Power market mechanisms will need to adapt to renewables growth

Electricity generated from renewable sources may far exceed demand in future summers, despite the expected growth in electricity needed to charge electric vehicles and for space heating, leading to power prices crashing in the warmer months.

So suggests new analysis from Aurora Energy Research, which questions whether current electricity market arrangements can continue in the long term.

The research explores what happens to the power market in a very high renewables world as Great Britain (GB) approaches a zero-carbon power system. The analysis considers a 2050 scenario with a combined total of 130 GW of wind, solar and nuclear capacity (up from 40 GW today). Power demand will grow by nearly two-thirds (relative to today), says Aurora, as it is assumed that all cars and 80% of residential heating is electrified.

The report says that such growth of renewables would fundamentally alter the workings of the power market, with an excess of renewables generation leading to electricity prices crashing during the summer months. This raises questions about whether the current wholesale market design can persist in the long term as we approach a zero-carbon system, or whether grid operators need to learn lessons from other zero marginal cost sectors (such as the internet) on how the power market might need to be restructured.

The future market described in the report is dramatically different to today. In summer, there is an excess of low carbon generation relative to demand – in part due to the significant amount of solar generation. In winter, the growth in renewables cannot entirely fulfil power demand – the balance will be made up by gas generation and storage.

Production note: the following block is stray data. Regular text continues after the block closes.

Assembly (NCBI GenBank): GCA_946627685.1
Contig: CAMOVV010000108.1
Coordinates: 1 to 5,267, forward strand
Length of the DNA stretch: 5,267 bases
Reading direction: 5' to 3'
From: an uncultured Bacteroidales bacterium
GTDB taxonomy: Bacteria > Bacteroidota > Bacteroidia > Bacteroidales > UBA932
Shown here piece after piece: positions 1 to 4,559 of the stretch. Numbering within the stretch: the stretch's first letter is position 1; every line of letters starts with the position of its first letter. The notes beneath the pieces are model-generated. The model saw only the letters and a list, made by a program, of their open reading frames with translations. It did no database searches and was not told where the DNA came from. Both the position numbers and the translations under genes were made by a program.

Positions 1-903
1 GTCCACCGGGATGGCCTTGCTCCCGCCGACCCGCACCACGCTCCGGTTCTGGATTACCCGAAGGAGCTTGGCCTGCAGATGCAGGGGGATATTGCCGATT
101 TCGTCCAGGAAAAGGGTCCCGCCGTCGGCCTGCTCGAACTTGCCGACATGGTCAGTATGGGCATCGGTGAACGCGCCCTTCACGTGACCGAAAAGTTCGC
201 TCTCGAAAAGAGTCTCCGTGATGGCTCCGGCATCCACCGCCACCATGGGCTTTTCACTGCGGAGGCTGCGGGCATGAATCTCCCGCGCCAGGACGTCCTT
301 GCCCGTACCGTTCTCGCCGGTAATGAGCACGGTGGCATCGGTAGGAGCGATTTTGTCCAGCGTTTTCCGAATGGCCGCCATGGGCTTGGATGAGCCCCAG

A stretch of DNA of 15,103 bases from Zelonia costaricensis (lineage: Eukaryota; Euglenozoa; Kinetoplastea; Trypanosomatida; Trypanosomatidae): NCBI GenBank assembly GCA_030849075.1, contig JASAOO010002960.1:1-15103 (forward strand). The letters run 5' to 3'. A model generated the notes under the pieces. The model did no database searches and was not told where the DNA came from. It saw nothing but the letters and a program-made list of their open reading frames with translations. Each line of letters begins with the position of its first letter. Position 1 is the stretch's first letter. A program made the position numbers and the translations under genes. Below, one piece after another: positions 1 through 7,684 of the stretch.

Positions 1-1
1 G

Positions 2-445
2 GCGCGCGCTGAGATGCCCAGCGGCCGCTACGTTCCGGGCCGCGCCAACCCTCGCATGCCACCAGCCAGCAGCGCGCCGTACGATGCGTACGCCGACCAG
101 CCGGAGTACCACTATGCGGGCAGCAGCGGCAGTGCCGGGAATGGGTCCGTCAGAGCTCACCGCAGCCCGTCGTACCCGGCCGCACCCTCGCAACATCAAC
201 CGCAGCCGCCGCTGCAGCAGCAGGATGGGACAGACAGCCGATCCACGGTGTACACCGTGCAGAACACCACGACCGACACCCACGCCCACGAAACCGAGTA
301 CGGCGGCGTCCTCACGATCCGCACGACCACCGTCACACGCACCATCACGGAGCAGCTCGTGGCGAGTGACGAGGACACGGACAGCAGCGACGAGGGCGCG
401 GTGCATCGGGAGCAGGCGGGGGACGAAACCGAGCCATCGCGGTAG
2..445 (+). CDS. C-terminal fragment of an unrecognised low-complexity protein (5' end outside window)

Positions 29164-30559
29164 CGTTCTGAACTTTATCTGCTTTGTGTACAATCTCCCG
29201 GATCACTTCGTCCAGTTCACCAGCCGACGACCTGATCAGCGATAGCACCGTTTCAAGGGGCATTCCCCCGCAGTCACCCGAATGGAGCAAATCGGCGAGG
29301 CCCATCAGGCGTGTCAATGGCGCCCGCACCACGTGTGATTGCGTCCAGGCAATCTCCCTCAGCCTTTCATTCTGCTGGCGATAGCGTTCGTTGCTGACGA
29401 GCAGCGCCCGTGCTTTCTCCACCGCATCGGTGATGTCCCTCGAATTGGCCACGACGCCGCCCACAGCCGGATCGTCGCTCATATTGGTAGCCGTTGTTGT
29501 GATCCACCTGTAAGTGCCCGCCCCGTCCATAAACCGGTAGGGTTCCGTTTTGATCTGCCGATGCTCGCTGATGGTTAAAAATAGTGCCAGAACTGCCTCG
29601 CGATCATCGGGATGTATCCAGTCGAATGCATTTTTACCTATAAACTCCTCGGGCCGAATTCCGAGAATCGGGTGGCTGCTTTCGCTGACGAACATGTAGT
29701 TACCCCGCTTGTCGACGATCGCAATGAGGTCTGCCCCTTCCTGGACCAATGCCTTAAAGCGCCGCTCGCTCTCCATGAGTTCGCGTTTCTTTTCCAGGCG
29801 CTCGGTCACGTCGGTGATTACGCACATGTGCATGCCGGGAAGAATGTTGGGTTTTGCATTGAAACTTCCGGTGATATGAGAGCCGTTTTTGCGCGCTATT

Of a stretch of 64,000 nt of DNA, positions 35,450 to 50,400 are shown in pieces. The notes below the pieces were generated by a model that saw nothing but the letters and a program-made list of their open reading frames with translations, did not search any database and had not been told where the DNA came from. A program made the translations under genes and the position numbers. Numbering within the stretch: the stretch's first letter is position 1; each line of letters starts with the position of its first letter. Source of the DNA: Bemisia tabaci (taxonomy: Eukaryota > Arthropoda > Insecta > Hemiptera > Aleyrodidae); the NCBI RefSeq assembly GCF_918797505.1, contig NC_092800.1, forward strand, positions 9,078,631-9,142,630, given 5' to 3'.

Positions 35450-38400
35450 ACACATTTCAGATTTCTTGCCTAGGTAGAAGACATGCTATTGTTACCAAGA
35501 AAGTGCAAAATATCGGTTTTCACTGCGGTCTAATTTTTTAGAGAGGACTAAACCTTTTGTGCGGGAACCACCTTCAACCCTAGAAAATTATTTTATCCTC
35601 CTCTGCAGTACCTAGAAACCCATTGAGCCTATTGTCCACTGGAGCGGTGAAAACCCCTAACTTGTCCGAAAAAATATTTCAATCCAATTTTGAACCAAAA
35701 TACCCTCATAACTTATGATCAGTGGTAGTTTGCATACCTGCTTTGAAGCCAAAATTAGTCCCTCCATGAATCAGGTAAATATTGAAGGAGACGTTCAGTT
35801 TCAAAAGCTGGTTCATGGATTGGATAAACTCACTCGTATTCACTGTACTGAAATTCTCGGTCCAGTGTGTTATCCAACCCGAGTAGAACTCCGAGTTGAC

Aurora’s research shows that a highly seasonal prices pattern emerges, with very low prices during the summer (more than three-quarters of hours see prices below £10/MWh), and much higher prices during the winter (average around £60/MWh) when thermal power stations still set the price. Battery storage also plays an increasingly important role, with more than 10 GW of grid-scale batteries deployed by 2050.

The findings have significant implications for existing power generation and the deployment of new assets, says Aurora. Existing gas power stations and renewables plants would be profitable, even though they would make almost all their revenues during the winter months. But new build-thermal assets would require a significant capacity payment outside the wholesale power market in order to be viable. Renewables such as wind and solar would need to see significant reductions in cost (of up to 85%) to be viable without government subsidies in such a scenario.

The report provides some pointers about what happens if the UK pushes even further in decarbonising the power system. The analysis shows that it is possible for the power system to be entirely free of greenhouse gas emissions if enough low carbon capacity is built, alongside large amounts of inter-seasonal storage. However, this would result in wholesale power market prices reaching a very low level – raising questions about how low carbon capacity and storage could be built economically under the current market structure.

The report also looks to the example of other sectors which are also based on zero-marginal cost technologies. This analysis suggests that the current model of pricing electricity on a half-hourly basis may become less relevant over time – with a move towards capacity contracts with the government or the system operator ‘procuring’ capacity.

The GB power market has already moved in this direction with the introduction of a Capacity Mechanism in 2014, but this model would need to evolve considerably, adds the company. 

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